And speaking of higher education, I wish that columnists who write “colleges and universities should do this” actually knew what they were talking about. This person does not. Example: when he talks about faculty and summer, he should have researched the topic; he would have found out that many of us (tenured professors) have 9-10 month contracts. As far as costs: the new technology (computers, internet) is a huge cost driver. A professor writes a nice response.

December 3, 2015 Posted by | education, frogs, science | , , , | Leave a comment

Photos from the marathon

Workout notes: No lifeguard at the pool, so I did a “cornstalk classic” 4.2 mile walk in just over 1 hour. I didn’t push at all. Yoga (including crow, backbend and headstand) afterward.

Issues Well, I am seeing articles about colleges and universities not dealing with “non-pc” stuff very well (with regards to invited speakers and editorials in student newspapers).

I’ll have more to say on this later; this sure looks like the “coddling” that even President Obama warned about.

Now I understand that some ideas have no merit at all; only crackpots believe them and those in the profession have examined them and found them to be without merit.

But there are areas that have not been completely worked out and places where alternate points of view could be at least entertained. For example, I learned by entertaining (and then rejecting) the thesis of the book The Bell Curve. Examining that book at its ideas left me knowing more than I did before.

It is sort of depressing to find that, at times, people who hold different opinions often give better arguments than many who support your point of view. But that has happened to me time and time again…of course there are also smart people who share my point of view. 🙂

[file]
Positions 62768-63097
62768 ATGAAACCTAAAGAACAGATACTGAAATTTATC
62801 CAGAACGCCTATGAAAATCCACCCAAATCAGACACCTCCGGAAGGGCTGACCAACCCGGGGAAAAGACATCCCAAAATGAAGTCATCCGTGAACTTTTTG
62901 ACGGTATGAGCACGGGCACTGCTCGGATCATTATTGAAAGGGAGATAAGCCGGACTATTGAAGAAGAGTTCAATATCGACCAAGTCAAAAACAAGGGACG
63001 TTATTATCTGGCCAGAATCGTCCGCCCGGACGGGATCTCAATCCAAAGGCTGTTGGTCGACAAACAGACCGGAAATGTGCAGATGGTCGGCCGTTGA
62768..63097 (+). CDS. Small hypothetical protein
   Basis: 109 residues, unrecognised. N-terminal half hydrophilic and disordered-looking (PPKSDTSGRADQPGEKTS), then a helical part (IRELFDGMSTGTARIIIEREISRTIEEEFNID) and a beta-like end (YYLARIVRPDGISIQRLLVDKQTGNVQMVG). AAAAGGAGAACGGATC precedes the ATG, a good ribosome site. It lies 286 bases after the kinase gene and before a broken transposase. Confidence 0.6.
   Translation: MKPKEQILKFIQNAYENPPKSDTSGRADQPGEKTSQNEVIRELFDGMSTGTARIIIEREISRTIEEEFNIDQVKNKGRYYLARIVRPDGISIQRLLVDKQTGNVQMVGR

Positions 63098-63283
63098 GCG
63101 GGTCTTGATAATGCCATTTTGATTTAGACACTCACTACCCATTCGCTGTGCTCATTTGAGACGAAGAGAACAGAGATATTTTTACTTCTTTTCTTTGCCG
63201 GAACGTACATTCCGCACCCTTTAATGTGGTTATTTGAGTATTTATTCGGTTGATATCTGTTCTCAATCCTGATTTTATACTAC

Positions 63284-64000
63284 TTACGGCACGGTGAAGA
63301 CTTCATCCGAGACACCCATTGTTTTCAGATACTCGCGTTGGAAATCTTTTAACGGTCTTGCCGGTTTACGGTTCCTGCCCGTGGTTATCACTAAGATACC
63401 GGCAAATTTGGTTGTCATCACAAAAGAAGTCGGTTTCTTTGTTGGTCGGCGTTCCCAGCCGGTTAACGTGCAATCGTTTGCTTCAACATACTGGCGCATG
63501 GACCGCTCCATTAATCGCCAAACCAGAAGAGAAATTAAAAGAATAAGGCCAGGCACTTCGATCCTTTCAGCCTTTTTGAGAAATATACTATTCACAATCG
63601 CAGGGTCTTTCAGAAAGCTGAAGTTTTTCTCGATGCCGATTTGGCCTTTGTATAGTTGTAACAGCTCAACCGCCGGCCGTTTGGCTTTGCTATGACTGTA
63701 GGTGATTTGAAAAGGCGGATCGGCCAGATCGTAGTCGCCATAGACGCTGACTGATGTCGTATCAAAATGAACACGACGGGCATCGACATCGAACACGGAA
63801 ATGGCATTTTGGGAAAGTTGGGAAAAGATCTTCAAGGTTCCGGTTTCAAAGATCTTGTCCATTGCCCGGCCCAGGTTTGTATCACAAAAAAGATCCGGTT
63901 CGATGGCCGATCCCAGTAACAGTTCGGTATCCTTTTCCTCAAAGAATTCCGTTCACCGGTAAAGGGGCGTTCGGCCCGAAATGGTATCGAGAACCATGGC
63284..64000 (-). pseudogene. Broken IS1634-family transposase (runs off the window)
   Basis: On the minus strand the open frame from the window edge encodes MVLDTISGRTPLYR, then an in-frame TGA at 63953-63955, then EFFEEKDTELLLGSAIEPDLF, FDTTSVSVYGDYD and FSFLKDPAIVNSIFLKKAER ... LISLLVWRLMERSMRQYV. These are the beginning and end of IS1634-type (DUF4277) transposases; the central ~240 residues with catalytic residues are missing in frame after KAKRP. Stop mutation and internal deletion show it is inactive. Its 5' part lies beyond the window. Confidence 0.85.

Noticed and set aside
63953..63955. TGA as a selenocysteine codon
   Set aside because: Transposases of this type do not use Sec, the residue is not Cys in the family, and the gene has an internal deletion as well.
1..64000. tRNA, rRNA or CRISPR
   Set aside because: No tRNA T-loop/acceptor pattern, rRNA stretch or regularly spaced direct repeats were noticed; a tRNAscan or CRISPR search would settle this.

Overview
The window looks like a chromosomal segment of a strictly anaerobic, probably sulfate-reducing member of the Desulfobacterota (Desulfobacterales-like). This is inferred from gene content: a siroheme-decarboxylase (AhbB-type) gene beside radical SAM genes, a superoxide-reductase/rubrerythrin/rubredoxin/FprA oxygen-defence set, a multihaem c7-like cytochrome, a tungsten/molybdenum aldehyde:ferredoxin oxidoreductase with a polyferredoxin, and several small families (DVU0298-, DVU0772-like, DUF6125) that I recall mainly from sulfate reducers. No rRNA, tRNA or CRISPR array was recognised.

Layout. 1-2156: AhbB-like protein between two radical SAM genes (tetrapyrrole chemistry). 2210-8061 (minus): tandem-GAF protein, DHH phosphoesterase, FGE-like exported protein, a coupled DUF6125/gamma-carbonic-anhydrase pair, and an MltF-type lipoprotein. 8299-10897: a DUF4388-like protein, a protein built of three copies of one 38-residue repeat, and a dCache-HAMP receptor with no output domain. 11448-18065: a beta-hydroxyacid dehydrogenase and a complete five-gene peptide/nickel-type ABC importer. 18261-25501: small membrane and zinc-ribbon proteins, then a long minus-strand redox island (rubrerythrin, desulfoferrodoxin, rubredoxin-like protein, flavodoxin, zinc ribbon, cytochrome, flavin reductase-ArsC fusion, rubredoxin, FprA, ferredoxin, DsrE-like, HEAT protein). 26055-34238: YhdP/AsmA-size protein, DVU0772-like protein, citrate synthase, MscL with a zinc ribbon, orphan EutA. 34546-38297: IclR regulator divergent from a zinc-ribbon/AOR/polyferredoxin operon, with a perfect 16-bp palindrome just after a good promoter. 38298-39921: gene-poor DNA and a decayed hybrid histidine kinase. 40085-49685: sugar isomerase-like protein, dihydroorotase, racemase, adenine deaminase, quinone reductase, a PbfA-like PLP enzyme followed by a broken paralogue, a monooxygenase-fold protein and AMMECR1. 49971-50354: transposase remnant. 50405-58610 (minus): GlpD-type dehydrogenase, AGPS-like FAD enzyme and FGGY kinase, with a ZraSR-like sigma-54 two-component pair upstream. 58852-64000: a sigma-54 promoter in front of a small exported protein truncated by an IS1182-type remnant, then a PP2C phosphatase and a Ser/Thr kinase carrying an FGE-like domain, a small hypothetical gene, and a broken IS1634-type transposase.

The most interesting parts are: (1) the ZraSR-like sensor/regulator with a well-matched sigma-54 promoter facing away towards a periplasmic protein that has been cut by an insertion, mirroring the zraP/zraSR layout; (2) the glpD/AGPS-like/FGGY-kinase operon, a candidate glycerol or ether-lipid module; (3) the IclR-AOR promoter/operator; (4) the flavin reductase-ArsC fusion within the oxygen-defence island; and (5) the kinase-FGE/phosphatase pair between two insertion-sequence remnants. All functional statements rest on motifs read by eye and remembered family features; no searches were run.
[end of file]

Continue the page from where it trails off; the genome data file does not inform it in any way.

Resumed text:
Marathon walk
At the end, my feet hurt and I was just holding on. This was a tough effort for me.

My time (5:49): on one hand, it wasn’t one of my better walking marathons, though it was my best “100 percent walk” since 2009. But when one corrects for age it was right in line with *most* of my walking marathons/50K from 2002 to 2009; it was right in the middle of the other performances that I was ok with.

I didn’t realize it at the time that I finished the race though. I just know that I was tired and that my time was slower than it was 6 years ago.

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October 23, 2015 Posted by | education, marathons, walking | , , | Leave a comment

Knowing what might not be so….

No, not everyone’s opinion is of equal value on every subject; I think that this is especially true in subjects that require specialized knowledge (e. g. science issues).

But I think that, at times, even smart people can fail to account for factors that may be foreign to them.

First we have this:

Okay, if the Cable News Network (CNN) is really an unbiased and objective news source, they’ll have to counter this program with another. According to MediaIte, the unctuous apologist and atheist-basher Reza Aslan is going to get his very own show. I can’t bear to describe it, so I’ll just copy the announcement: